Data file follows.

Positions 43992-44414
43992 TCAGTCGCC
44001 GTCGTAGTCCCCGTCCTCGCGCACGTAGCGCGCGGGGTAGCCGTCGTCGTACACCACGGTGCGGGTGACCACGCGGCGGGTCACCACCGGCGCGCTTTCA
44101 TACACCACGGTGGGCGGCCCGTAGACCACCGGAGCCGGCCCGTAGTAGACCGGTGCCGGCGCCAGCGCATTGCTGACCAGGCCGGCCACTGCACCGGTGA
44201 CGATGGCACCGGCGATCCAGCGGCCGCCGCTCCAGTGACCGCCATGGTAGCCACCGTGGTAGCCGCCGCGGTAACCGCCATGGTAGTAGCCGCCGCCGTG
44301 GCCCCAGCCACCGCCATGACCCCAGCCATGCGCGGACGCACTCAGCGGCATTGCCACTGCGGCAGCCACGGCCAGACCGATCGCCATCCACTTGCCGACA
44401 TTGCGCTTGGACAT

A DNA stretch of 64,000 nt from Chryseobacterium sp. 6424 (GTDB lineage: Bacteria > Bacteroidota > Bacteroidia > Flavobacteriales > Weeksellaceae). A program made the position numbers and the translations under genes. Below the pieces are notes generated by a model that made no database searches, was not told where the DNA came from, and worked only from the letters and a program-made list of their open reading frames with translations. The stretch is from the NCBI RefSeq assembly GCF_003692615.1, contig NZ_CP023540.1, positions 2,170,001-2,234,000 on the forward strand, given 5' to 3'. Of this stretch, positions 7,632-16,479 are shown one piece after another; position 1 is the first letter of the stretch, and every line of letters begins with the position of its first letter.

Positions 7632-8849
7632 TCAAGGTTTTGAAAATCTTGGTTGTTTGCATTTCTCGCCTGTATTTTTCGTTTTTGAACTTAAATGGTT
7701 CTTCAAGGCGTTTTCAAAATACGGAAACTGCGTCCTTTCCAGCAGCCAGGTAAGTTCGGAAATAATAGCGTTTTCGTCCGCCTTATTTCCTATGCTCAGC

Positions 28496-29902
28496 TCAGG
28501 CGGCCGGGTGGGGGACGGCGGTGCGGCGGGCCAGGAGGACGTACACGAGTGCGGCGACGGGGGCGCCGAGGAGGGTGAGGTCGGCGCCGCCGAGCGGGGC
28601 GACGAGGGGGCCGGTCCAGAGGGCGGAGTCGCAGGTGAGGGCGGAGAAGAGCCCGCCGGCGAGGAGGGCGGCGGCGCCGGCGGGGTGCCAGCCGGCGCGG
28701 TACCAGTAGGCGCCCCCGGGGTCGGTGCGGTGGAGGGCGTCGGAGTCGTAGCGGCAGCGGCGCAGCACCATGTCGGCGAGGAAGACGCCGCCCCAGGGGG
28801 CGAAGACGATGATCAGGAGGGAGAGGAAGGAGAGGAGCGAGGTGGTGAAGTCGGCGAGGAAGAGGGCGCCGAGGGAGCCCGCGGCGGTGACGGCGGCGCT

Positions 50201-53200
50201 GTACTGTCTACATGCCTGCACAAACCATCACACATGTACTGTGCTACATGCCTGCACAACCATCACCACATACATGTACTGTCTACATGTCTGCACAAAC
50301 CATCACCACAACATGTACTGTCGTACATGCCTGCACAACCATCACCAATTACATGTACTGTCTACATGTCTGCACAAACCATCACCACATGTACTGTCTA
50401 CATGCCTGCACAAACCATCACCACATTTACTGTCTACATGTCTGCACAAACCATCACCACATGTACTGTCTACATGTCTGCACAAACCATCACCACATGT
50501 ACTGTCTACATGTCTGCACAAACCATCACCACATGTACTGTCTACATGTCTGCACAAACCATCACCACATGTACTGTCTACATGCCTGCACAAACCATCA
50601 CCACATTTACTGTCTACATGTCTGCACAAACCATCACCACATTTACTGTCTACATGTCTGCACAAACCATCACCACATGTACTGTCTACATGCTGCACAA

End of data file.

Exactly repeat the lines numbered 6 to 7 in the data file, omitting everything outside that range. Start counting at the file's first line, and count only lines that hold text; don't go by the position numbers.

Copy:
44301 GCCCCAGCCACCGCCATGACCCCAGCCATGCGCGGACGCACTCAGCGGCATTGCCACTGCGGCAGCCACGGCCAGACCGATCGCCATCCACTTGCCGACA
44401 TTGCGCTTGGACAT